As you probably know, R is an Open Source language and environment used for developing statistical software and data analysis. Kicked off in 1992, its usage is especially common in the banking and finance sectors for use cases such as credit analysis, though it has also been picked for key projects by vendors ranging from Google to Microsoft to Airbnb.
What you probably don’t know is it’s becoming of growing interest in the NHS —and the people picking it up aren’t data scientists, but frontline medical professionals.
Take the work of Dr Tom Lawton, a consultant in critical care and anaesthesia who works at Bradford Royal Infirmary. He recently published a paper on how he and a colleague had used R to better model patient flow and resource use at his hospital’s critical care unit, as well as “explore the effects of nursing staffing, bed- base changes, and other changes to working which might impact on flow through the unit” during the Winter crisis of 2015-16.
A one-off? It turns out Dr Lawton may be just the first of many practitioners who think that what they can get from this Open Source stats environment is worth taking the time and trouble of learning the language for. For instance, a team from NHS Improvement has been using R to support the annual process of activity planning for 2018/19, using something called time series forecasting to support the planning of activity for 148 acute hospitals, resulting in a process that used to take many months to do, which now is undertaken in just a few hours. And in another project, a doctor has developed an R software tool that can speed up analysis of free or semi-structured endoscopy reports and their associated pathology specimens.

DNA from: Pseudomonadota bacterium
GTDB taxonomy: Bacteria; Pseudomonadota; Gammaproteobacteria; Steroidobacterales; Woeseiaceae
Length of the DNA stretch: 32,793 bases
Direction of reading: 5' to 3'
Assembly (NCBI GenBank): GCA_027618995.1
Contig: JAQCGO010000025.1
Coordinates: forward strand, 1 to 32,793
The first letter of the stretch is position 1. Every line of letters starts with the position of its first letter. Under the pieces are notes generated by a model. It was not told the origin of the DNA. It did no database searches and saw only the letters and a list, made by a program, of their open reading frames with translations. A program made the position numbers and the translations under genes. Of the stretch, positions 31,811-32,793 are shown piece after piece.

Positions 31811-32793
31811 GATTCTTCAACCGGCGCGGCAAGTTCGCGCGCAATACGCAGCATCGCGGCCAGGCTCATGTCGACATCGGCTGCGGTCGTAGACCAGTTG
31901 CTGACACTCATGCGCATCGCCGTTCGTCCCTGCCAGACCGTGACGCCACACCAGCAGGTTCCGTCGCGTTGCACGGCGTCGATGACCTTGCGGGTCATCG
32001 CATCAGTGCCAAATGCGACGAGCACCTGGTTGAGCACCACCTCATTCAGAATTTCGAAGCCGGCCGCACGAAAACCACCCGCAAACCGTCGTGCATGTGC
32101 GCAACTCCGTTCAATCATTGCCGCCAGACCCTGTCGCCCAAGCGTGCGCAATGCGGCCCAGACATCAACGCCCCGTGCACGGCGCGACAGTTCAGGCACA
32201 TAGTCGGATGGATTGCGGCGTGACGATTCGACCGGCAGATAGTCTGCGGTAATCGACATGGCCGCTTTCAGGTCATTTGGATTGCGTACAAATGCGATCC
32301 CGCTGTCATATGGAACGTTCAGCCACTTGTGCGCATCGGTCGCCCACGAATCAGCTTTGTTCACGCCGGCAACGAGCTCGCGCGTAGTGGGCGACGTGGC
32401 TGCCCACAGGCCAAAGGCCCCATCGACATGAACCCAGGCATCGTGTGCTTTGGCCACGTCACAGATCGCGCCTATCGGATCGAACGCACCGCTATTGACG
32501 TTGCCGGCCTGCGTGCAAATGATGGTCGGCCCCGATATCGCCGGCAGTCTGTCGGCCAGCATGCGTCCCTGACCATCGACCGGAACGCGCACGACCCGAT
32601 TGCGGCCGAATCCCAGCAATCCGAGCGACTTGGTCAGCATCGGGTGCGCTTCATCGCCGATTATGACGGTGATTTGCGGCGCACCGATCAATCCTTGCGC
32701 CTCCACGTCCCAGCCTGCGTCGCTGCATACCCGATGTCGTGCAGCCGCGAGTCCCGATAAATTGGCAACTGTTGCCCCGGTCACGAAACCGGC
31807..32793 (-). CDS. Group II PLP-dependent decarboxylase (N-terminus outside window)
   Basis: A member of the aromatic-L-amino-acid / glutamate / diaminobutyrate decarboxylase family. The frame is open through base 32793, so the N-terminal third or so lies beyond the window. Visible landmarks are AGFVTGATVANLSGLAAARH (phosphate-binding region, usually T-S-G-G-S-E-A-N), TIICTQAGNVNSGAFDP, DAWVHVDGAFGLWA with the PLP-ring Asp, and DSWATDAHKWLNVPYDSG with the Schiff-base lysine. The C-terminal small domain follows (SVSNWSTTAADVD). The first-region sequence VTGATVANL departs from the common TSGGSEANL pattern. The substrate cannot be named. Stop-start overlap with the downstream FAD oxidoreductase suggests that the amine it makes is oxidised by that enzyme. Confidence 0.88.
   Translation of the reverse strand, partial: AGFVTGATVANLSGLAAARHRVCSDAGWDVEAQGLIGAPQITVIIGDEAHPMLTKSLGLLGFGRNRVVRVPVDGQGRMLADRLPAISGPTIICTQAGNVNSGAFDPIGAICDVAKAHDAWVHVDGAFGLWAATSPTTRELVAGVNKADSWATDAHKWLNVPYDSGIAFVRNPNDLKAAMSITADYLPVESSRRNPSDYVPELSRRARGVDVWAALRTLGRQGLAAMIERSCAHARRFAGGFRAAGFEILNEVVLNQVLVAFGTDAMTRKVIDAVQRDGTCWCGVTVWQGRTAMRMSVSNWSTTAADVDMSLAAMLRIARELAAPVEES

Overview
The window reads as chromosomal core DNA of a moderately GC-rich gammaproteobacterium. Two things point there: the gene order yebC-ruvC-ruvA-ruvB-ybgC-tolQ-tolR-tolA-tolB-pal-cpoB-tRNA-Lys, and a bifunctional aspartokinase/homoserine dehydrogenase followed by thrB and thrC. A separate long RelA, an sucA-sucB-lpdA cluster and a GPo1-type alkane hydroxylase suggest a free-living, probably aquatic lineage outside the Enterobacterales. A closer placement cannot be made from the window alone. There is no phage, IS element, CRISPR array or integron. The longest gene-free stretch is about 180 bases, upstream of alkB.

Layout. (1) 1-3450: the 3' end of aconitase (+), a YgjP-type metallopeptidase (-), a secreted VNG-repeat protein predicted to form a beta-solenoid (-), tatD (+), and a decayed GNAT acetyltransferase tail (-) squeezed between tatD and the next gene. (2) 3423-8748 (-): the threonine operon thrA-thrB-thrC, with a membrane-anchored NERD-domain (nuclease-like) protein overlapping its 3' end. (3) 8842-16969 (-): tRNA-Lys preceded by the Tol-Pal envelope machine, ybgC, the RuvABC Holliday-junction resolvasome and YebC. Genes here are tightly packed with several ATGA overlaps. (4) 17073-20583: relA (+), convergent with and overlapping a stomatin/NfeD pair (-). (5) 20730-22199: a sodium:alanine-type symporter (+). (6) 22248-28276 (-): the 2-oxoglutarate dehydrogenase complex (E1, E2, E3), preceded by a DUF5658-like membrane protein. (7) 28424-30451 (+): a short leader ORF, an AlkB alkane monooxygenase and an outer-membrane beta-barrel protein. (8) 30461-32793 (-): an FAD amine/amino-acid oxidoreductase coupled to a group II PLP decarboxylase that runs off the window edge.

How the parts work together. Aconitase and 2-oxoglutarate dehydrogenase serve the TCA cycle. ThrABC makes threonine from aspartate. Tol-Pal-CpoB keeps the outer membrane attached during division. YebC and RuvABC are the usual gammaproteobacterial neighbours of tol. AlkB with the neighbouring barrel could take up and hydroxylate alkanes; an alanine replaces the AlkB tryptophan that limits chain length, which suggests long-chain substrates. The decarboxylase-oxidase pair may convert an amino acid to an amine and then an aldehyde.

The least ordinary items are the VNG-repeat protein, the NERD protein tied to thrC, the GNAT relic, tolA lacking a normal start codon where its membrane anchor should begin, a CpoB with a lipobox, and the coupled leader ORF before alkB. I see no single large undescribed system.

The evidence for these success stories and the wider prediction of further use of R in the National Health Service is the rapid growth of something set up 18 months ago called the NHS-R Community.
The Community defines itself as “a community dedicated to promoting the learning, application and utilisation of R” in the National Health Service, and which had its very successful second-ever annual conference recently in Birmingham. Speakers on the day included representatives of organisations like Guy's and St Thomas' NHS Foundation Trust and Bradford Institute of Health Research, as well as data science specialists, analytics software vendors like Mango Solutions and health charities.
This was the second such get-together for this sector. For its first one-day conference in November last year, 119 delegates from the UK from 36 NHS organisations, including hospitals, showed up. But at this second go-round a couple of weeks ago, two days were organised—with all places going inside two hours, and more like 300 delegates from over 45 NHS organisations rocking up.
While we have previously reported on other R conferences, this is definitely the first time diginomica/government became aware of just how popular R-based analytics work is becoming in UK healthcare. We wanted to know more, so reached out to the Director of the NHS-R Community, Dr Mohammed Mohammed, Principal Consultant (Strategy Unit), Professor of Healthcare, Quality & Effectiveness at the University of Bradford.